I used to love playing the board game called Puerto Rico. It’s a well-designed strategy game in which each player builds a mini-civilization on their own island of Puerto Rico. Various crops can be raised (like corn, sugar, and coffee) and then shipped back to Europe or sold at the local trading post. Many buildings can be purchased and built, which enhance a player’s production, shipping, and trading. The gameplay mechanic is really fascinating, too: there are a certain number of “roles” that players can choose from each round, such as settler, trader, captain, or builder. When a player chooses a certain role on their turn, that player gets a specific bonus, and then all the players can take the actions of that role.

I love strategy games like Puerto Rico. The dynamics of the game, the strategy of how you will try to amass the most victory points, the choices that affect not only your board but the boards of other players – I find that kind of game really enjoyable.

But there’s a problem. I said at the outset that I used to love playing Puerto Rico. I don’t anymore.

Why? Well, I’ve left out one key part of the game. For any of your settlements or buildings to function, you need to staff them with people. Otherwise, they will sit empty and not do anything at all. In this game, the people are referred to as “colonists” and are represented by small, round, brown tokens.

Brown “colonists.” They literally arrive on a ship and are put to work on your island of Puerto Rico, working in fields or buildings as you direct them. You can shuffle them around, but they never leave your island.

There is another word for these brown colonists, a word that the game’s creators conveniently omit: slaves.

Because that’s the real history of Puerto Rico and so many other locations in the western hemisphere. Brown “colonists” were brought over on ships from Africa and were made to labor at their masters’ discretion. But they were not colonists at all. They were slaves.

You may have seen on the news recently that a new federal holiday has been approved by Congress. That holiday is called Juneteenth, and it celebrates the end of slavery in the United States. Juneteenth occurs on June 19 every year, because it was on June 19, 1865, that slaves were proclaimed free in Texas by the victorious Union Army.

To be honest, I had never heard of Juneteenth until about two or three years ago. I never knew about this important day in American history and this important celebration for African Americans – for all Americans. I grew up in Indiana, and Juneteenth simply was not part of the education I received, either in school or at church or in society. But I’m starting to learn, a little bit every year, just how significant Juneteenth is.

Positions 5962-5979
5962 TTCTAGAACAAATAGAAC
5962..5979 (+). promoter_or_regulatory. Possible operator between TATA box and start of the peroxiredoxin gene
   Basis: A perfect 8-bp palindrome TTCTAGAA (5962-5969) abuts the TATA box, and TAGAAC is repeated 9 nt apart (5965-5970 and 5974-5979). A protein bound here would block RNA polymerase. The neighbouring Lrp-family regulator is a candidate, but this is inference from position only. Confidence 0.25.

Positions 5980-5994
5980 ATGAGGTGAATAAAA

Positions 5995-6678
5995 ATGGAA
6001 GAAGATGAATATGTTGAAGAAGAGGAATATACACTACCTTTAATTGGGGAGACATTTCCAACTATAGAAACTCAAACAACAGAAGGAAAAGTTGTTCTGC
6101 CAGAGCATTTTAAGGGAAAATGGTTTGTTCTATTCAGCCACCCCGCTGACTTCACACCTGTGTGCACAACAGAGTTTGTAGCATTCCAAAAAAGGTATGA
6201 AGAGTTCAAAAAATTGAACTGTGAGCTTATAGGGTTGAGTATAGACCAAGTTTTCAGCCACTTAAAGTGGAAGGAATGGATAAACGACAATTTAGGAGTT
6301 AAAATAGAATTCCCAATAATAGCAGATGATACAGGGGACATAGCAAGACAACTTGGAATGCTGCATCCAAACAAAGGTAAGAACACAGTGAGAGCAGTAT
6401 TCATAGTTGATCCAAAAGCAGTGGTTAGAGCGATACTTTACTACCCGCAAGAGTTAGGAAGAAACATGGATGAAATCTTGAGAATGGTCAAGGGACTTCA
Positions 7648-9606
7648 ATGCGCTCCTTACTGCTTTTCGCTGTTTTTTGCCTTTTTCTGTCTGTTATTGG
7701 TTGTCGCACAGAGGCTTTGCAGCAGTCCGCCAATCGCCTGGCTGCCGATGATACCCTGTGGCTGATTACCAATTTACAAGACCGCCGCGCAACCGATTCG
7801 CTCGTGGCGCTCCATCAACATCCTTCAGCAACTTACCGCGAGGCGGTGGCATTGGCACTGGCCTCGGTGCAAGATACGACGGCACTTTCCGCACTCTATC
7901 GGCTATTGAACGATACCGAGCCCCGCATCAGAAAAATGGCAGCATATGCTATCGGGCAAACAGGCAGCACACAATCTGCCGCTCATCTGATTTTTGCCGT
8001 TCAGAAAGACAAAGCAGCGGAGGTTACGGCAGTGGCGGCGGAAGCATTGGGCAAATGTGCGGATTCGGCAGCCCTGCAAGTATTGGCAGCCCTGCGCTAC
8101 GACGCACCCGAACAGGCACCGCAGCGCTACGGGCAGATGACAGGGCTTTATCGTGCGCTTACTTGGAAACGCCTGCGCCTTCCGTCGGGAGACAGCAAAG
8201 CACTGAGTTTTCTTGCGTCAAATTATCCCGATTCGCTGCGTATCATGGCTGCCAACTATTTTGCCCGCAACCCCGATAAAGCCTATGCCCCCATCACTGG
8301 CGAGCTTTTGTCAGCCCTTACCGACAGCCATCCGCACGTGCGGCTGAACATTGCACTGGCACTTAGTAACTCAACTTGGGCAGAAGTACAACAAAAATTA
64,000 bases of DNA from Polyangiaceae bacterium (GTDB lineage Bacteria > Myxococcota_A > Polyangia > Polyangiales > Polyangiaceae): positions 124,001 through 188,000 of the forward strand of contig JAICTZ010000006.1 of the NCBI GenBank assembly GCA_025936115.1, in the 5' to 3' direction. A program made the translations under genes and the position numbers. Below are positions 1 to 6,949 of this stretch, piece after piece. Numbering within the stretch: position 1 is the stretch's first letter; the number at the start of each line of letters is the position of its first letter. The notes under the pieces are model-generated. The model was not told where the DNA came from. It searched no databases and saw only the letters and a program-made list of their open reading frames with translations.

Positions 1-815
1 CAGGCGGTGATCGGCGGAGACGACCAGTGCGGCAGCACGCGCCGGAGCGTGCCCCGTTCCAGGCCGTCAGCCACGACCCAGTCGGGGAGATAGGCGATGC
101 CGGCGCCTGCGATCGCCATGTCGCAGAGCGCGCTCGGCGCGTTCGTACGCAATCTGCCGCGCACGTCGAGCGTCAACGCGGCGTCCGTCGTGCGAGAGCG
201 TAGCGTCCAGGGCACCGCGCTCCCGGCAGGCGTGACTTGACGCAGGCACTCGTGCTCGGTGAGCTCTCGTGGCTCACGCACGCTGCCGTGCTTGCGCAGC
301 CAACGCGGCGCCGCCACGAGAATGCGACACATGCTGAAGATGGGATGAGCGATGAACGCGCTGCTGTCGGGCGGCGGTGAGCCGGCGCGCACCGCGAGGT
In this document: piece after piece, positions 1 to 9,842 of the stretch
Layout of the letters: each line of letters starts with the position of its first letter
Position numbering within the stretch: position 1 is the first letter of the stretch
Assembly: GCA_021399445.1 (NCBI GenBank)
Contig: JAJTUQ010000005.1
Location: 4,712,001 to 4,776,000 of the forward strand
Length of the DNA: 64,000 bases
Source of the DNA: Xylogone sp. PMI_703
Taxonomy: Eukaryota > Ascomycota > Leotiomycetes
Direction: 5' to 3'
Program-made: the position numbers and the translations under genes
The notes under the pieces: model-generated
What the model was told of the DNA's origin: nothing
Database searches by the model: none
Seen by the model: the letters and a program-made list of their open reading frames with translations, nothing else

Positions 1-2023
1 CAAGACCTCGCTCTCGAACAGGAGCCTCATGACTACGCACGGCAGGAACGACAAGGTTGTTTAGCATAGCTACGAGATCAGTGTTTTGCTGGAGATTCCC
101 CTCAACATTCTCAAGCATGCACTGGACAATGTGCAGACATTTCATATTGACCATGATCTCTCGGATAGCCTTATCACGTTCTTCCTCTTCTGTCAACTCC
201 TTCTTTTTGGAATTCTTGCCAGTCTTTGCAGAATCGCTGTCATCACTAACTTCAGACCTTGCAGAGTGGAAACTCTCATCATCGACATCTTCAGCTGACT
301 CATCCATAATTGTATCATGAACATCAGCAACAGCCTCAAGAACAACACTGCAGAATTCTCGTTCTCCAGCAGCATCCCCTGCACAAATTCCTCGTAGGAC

The point of all this is to say that I need to grow and change. I need to learn. I need to listen. I need to ask questions, seek answers, and knock on doors that I never even knew existed. I need to join in celebrating Juneteenth and to continue the pursuit of liberty and justice for all.

I probably will never play the board game Puerto Rico ever again. But I look forward to celebrating Juneteenth with every passing year. And I hope I keep learning to uncover the blind spots in my vision – or, rather, the planks in my own eye. (Matthew 7:1-12)

Scripture and Prayer on Monday, June 14, 2021

Pastor David reads 1 Samuel 1:1-20 and offers a prayer from Basil the Great:

O God and Lord of the Powers, and Maker of all creation, who, because of your clemency and incomparable mercy, did send your Only-Begotten Son and our Lord Jesus Christ for the salvation of humankind, and with his venerable Cross did tear asunder the record of our sins, and thereby did conquer the rulers and powers of darkness; receive from us sinful people, O merciful Master, these prayers of gratitude and supplication, and deliver us from every destructive and gloomy transgression, and from all visible and invisible enemies who seek to injure us. Nail down our flesh with fear of you, and let not our hearts be inclined to words or thoughts of evil, but pierce our souls with your love, that, ever contemplating you, being enlightened by you, and discerning you, the unapporachable and everlasting Light, we may unceasingly render confession and gratitude to you: the eternal Father, with your Only-Begotten Son, and with your All-Holy, Gracious, and Life-Giving Spirit, now and ever, and unto ages of ages. Amen.